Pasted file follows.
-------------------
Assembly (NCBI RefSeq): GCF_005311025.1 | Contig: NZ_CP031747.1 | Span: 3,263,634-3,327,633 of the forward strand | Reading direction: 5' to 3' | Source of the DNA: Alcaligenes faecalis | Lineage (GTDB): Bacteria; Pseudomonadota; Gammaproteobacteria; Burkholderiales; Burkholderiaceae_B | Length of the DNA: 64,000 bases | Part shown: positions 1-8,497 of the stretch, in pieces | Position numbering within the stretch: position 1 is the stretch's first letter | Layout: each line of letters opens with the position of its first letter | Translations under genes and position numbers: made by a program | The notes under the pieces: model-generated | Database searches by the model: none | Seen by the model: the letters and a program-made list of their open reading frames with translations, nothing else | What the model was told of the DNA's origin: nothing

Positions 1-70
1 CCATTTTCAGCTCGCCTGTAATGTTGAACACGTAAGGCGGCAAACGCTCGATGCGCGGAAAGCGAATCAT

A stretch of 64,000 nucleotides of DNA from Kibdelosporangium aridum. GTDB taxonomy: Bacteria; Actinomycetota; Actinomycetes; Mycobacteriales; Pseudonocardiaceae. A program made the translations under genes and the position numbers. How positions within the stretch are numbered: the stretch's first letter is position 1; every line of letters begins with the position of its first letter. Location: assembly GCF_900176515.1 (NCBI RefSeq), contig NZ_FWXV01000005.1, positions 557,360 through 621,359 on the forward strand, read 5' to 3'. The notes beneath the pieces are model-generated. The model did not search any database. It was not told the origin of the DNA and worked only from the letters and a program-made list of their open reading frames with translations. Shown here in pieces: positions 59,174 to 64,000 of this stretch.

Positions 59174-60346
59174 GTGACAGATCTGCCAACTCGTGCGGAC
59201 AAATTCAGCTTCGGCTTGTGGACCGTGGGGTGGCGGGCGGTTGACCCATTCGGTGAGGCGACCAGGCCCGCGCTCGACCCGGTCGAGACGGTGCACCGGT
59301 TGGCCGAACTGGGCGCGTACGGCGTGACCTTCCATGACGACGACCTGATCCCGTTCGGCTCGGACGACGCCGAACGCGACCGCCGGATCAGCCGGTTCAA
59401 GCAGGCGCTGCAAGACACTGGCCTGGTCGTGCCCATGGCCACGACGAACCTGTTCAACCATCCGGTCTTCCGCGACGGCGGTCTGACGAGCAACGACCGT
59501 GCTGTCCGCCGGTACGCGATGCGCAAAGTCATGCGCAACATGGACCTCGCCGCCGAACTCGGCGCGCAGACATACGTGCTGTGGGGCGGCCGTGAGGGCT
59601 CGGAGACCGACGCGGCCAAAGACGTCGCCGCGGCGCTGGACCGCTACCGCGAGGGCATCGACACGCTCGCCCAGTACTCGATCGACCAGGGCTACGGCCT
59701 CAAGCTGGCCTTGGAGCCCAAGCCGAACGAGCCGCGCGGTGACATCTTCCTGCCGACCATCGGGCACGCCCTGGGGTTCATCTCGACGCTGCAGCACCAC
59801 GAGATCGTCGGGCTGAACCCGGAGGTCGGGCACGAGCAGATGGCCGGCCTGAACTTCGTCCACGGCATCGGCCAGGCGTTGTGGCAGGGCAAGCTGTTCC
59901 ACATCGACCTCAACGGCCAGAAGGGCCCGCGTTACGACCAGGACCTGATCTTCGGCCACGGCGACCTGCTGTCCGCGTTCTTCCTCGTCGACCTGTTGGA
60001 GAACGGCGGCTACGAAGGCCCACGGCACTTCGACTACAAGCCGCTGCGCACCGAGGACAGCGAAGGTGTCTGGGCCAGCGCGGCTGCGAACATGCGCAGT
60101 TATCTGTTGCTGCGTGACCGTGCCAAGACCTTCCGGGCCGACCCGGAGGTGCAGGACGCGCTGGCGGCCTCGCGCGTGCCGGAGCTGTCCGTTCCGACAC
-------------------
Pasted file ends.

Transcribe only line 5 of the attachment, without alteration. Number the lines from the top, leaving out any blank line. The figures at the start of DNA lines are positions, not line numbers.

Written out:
Positions 59174-60346